On my demo, I was more in a mindset of creating a raw atmospheric black metal sound with obscure lyrics about landscapes and the human condition. On the full length, I chose to go with a cleaner sound and added melodic solos and acoustic guitars. I wanted to tell a complete story and have all of the songs connected.  I feel like acoustic guitars and solos lend to the beauty of an environment that is untouched by man and scattered them throughout the album. I had 7 years of practice in between the two so I had lots of time to develop better skills which is another reason the two sound so different.

3.The project has been around since 2008 but you waited until 2015 to release any material, can you tell us a little bit more about the long wait?

When I created Ovnev in 2008, I had just gotten back from a lengthy stay living in the wilderness of Colorado. I was there for about 4 months. When I came back I didn't have a steady way to support myself or my own place to live. I wrote those two demo tracks along with a few other things and then had to focus on getting my life together. I didn't have the funds then to release the demo so it just fell on the backburner for years until I got a steady job and was able to get serious about my music.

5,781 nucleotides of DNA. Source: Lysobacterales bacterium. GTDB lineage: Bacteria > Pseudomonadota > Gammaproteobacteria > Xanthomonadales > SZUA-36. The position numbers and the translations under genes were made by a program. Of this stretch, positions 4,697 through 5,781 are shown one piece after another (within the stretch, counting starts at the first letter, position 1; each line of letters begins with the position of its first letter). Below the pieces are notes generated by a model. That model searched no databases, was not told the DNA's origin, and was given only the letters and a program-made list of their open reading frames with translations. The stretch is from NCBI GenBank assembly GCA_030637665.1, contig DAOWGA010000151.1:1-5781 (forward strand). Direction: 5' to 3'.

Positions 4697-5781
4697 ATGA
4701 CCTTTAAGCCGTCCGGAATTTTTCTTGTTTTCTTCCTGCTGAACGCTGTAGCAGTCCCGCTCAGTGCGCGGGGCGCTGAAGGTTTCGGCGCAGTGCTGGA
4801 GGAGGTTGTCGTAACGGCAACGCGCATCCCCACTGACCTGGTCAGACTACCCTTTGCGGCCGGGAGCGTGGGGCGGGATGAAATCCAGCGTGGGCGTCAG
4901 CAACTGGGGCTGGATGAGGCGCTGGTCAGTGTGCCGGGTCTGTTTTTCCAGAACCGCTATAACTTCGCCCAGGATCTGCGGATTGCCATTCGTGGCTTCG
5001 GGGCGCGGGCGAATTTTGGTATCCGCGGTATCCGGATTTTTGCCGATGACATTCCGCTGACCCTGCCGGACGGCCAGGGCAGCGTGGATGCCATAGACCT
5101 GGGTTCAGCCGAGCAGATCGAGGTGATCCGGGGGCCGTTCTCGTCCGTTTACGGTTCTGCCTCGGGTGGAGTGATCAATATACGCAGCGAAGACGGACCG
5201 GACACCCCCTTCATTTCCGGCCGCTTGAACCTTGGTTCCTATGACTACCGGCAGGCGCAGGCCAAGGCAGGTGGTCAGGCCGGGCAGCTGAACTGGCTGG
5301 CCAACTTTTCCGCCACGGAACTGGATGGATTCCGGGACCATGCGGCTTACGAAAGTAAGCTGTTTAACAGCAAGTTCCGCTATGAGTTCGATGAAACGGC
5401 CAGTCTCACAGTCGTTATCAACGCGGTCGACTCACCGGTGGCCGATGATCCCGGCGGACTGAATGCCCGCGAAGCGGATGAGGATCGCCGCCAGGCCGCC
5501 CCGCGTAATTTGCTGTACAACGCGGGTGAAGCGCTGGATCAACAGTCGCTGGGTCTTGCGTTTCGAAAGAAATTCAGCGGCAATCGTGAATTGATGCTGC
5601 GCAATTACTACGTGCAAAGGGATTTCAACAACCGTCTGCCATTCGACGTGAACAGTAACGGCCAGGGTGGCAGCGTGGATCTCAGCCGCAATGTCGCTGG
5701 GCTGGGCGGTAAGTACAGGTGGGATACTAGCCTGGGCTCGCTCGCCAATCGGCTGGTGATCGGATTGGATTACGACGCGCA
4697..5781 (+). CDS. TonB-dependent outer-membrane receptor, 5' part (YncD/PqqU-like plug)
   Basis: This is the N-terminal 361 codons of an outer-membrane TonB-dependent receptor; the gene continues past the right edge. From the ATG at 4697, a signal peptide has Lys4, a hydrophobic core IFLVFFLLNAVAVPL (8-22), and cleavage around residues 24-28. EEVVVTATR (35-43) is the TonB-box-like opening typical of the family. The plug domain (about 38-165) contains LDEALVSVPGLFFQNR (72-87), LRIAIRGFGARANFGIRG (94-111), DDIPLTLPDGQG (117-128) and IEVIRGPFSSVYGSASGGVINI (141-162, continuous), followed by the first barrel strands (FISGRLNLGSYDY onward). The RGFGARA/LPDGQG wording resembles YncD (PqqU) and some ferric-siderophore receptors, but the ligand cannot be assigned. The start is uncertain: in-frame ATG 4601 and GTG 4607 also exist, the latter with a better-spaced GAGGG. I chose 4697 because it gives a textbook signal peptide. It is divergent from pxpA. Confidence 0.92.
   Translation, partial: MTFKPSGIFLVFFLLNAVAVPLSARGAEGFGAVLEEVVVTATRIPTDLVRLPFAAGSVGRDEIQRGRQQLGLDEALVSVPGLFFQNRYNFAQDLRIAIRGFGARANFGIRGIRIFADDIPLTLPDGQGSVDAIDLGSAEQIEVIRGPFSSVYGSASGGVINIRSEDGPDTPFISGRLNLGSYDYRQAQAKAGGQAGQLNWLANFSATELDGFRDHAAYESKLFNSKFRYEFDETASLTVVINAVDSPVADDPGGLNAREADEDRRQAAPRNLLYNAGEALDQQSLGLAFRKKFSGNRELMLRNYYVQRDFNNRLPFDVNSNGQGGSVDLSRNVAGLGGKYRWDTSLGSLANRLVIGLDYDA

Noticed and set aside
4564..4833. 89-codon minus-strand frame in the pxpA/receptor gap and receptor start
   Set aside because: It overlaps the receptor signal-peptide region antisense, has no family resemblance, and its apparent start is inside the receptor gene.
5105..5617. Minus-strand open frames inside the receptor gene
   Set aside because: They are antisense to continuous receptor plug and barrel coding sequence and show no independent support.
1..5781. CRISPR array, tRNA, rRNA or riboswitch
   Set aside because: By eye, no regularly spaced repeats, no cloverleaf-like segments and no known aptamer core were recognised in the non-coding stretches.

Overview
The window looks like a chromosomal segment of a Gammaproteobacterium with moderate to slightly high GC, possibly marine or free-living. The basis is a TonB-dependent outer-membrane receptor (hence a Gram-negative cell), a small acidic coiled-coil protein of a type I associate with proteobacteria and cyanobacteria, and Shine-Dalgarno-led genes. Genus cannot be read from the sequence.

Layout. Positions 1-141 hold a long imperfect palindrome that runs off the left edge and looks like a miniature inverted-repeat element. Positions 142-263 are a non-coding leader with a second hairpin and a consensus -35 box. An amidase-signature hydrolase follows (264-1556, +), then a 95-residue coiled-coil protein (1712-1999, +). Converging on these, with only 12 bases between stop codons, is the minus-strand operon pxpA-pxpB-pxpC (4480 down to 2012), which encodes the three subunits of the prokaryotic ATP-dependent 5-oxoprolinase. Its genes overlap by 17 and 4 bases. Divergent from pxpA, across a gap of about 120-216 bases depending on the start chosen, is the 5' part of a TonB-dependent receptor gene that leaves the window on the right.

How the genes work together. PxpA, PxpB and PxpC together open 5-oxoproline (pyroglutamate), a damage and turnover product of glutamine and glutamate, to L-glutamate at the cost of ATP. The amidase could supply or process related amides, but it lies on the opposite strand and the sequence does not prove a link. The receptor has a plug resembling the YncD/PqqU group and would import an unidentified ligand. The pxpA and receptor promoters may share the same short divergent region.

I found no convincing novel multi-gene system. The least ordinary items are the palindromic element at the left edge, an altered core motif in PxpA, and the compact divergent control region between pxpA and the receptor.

4.What are some of the lyrical topics and subjects the band explores with the music?

My main focuses at this point are on nature, landscapes and their relation to mankind.

5.What is the meaning and inspiration behind the name 'Ovnev'?

To be honest, there is no meaning behind it. It is a word I made up alongside my logo. It is so easy to have the same band name as another band and I wanted mine to be unique. I never thought a band name was very important, the sound is what matters.